THE DISPUTE about the Safe Haven apartments erupted earlier this year when several residents who live near the proposed location appeared at a Jan. 21 public hearing to oppose alterations of the building at 115 North Patrick St. At an emotionally charged forum, several neighbors objected to the Safe Haven project even though City Council’s decision was limited to the architectural changes that were being made to transform the building into an apartment house. In the end, City Council approved the renovations and the project moved forward.
“The people we are talking about are citizens of Alexandria,” said Mayor Bill Euille after the vote. “We have a responsibility to house them and take care of them.”
That same month, Miller brought his lawsuit against the city challenging the zoning designation. Soon afterward, he launched a Republican campaign for City Council. In candidate forums, he often railed against the city’s leadership and its decision-making processes. During one forum at the Departmental Progressive Club, Miller accused incumbent City Council members of polarizing the community and demagoguing issues — adding that some council members were in government for “personal gain.”
“I would bring a level of civility to the City Council,” Miller said at the April forum.
Councilman Ludwig Gaines took the microphone to say that he was not in politics for personal gain, and that he was concerned about all city residents — especially homeless people who have recurring problems with substance abuse and mental illness.
“I won’t try to sue the city if they want to move next door,” Gaines said, prompting applause from the crowd.
After the forum, Miller insisted that he does not oppose the Safe Haven proposal. Again, he reiterated that he objected to the process that prohibited public input.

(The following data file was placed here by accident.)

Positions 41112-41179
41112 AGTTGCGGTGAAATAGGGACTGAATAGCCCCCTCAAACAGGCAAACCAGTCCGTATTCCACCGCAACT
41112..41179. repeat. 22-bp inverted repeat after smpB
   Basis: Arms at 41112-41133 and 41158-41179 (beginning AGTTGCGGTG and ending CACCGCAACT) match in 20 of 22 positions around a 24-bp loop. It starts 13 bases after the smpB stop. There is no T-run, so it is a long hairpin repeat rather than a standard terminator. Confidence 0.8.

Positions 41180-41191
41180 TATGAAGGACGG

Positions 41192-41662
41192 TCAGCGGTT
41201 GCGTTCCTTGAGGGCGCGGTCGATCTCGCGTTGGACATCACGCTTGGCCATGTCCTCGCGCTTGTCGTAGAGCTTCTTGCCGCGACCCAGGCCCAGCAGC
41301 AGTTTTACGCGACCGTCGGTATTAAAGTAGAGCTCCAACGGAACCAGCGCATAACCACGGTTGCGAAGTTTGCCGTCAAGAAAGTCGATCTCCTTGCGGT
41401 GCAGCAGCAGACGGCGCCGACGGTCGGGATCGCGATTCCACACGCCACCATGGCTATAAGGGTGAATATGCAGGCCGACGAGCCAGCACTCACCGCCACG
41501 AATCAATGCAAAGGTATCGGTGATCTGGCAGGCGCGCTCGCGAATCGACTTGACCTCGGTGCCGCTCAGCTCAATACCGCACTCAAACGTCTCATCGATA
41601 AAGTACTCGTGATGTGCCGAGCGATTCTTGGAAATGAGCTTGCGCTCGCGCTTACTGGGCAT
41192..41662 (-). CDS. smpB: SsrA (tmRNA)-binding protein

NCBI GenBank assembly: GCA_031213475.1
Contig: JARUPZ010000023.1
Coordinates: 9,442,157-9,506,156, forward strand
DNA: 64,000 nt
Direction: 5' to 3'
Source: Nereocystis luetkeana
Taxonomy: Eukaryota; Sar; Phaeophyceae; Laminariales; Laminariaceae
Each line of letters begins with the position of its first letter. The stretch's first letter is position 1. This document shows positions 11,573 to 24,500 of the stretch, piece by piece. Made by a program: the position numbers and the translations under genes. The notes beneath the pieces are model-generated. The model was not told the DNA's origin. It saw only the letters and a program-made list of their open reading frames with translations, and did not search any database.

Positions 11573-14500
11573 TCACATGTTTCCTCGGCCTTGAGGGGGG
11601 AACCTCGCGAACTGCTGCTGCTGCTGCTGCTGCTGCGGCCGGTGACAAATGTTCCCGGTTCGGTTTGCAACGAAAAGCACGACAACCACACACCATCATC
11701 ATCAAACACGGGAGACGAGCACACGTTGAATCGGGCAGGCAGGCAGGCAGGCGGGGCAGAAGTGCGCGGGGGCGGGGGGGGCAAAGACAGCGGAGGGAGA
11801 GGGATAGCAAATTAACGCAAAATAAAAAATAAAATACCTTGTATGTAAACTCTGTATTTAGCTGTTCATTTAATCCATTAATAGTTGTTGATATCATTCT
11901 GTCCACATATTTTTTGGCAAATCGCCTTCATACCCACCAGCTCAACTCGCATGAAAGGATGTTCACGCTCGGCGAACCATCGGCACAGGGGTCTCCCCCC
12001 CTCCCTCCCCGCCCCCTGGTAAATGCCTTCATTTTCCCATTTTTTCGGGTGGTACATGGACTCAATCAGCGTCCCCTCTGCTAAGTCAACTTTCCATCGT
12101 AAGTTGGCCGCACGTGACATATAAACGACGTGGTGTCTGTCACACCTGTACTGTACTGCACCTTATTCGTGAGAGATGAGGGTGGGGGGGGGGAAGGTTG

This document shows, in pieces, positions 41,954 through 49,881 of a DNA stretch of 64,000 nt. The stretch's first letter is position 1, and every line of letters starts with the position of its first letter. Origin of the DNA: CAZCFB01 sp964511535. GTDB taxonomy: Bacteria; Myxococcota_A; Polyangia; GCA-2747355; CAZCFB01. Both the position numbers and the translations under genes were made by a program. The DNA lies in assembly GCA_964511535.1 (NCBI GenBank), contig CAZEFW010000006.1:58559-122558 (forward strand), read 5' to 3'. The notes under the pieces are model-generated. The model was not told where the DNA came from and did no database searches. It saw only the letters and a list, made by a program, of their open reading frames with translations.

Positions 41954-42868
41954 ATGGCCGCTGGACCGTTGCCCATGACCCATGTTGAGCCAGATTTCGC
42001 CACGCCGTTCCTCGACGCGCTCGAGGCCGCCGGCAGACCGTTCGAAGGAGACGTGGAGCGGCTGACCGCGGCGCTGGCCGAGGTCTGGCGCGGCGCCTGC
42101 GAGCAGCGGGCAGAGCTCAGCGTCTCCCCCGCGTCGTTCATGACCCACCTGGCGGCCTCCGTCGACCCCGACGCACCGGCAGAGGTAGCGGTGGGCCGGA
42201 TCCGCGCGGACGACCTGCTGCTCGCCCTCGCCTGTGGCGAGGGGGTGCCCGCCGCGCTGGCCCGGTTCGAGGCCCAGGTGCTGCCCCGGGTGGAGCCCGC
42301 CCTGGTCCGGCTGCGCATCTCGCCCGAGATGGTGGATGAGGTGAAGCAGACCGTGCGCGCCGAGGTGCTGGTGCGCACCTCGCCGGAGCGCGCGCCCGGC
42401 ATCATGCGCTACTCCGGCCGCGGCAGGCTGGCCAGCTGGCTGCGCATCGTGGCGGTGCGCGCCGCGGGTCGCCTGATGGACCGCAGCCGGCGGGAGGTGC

“I’ll get my day in court,” he said. “And if I’m wrong, I’m wrong.”
THE FAIR HOUSING ACT could be an important guiding force in the future of the Safe Haven debate. Passed by Congress in 1968, it prevents discrimination in housing based on race, religion, national origin or sex. The act was later amended to include disability or family status. As a result, the city may be in violation if it took action against Safe Haven that wouldn’t be taken against a mainstream apartment building at the North Patrick Street location.
“It’s proscriptive,” said Bryan Greene, the United States Department of Housing and Urban Development assistant secretary for fair housing. “It’s all phrased in ‘thou shall not.’”
Greene said that any city or municipality that was found to be in violation of the Fair Housing Act could be subject to prosecution. One example, he said, is the 1995 Supreme Court case City of Edmonds (Wash.) versus Oxford House. In that case, the court ruled that the city could not discriminate against a group home for recovering alcoholics and drug addicts.
“As for a potential public hearing, people can say whatever they want,” Greene said. “But it’s the city government that would be held responsible for discrimination.”